Papyrus Scroll





The papyrus scroll, an Egyptian invention, was used as a means of recording important information.  Scrolls were often used for official documents such as edicts of kings, emperors and governors, administrative documents like tax receipts, private documents like sales agreements as well as personal documents such as letters and memos (Minnen, 1995). 


Many early scrolls were made from the papyrus reeds that grew in Egypt.  The reed was cut, peeled and split into thin strips.  These strips were laid flat, vertically and horizontally similar to a piece of plywood and then pressed together.  The pressed sheets were left to dry in the sun and polished with shells or ivory to create a smooth writing surface.  Although care was taken in polishing the sheets, the texture of the scroll often made it difficult for the scribe to create smooth letters. 


The finished sheets of papyrus were overlapped and pasted together to form long rolls or tomos (Daumas, 1969).  In book form, the length of a scroll could reach as much as 35 feet.  Regular scrolls however, were rarely longer than 15 feet (Grout, 2008). The longest surviving scroll measures 65 feet in length; having 116 columns (Bono, 1974)  The inner portion of the scroll was used for writing, with the outer part of the scroll left blank.  The writing side of the scroll was decided based on the direction the papyrus strips ran as the horizontal strips accommodated writing better than the opposite side vertical strips.


Scribes would use reeds cut and chewed to form a brush like end to write and often had several different pens of varying size and color.  The type of pen a scribe used depended on the occasion for the writing.  Scribes would often work together during dictation as a means of ensuring accuracy in the copy.


The scroll itself was divided into columns of information to allow for easier reading. Once completed, the scrolls would often be "tagged" with a titulus noting the author and content (Grout, 2008).  The scrolls would then be stored in book – boxes.  If a piece of writing was longer than one scroll, the scrolls would be housed together to ensure the reader had access to all the information.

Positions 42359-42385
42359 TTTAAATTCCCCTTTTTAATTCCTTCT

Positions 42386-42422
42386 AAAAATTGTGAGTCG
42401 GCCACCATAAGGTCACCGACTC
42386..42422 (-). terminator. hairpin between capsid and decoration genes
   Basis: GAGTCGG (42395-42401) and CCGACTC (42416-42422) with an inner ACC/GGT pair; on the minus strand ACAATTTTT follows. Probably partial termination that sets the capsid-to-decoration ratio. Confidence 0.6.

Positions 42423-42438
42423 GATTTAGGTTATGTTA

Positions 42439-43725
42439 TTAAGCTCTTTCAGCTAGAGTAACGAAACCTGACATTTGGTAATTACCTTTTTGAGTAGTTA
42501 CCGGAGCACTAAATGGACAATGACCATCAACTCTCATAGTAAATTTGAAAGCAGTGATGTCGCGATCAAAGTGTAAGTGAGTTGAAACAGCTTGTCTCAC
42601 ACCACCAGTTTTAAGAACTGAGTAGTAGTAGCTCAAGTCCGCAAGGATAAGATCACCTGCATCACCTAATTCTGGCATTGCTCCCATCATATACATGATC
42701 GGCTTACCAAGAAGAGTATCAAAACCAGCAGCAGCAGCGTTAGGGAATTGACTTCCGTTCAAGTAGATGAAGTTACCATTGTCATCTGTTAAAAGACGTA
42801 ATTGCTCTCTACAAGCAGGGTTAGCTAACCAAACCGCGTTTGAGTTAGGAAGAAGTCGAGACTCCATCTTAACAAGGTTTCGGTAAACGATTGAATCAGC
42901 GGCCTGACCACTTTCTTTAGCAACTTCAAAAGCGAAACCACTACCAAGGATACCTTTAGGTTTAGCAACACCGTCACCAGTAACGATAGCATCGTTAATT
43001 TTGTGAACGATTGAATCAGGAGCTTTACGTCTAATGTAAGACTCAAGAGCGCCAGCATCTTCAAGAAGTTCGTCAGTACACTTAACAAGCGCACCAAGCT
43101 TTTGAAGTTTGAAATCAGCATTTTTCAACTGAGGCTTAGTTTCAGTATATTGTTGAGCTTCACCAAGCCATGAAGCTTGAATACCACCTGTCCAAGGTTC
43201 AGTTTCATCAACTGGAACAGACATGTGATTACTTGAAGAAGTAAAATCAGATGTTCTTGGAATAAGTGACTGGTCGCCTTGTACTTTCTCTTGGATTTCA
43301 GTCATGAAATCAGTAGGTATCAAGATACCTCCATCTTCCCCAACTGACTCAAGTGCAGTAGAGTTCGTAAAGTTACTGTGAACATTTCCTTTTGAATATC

At the time, papyrus scrolls served written communication very well.  The scrolls were durable and easy to read.  The column format allowed the reader to unroll only those parts of the scroll being read.  


With the advent of the codex, the disadvantages of the scroll became obvious.  Papyrus was expensive.  Often, everyday correspondence had to be recorded via other means because it was just not economical.  The scrolls were also difficult to store.  If a text should be longer than one scroll, than it became hard to ensure the text stayed together.  The book boxes helped to some extent, but still took up a lot of space.  Although papyrus was durable, the continuous rolling and unrolling of the scroll resulted in lost titulus and wear to the document itself.  Lastly, because of its nature, citing information in a scroll was difficult as there were no reference points within the document.  The codex appeared to be a superior form of documentation.






Effects on Society








De Bono, E. (1974).  Eureka! An illustrated history of inventions from the wheel to the computer.  London, England. Thames and Hudson, Ltd.   


Daumas, M. (1969).  A history of technology and invention progress through the ages (volume 1). New York, New York. Crown Publishers.


Grout, J. (Ed.) (2002). Scroll and codex. In Encyclopaedia Romana [Web]. Retrieved June 6, 2008.

Minnen, P. (1995).  Writing in Egypt under Greek and roman rule.  Duke University.  Retrieved June 9, 2008.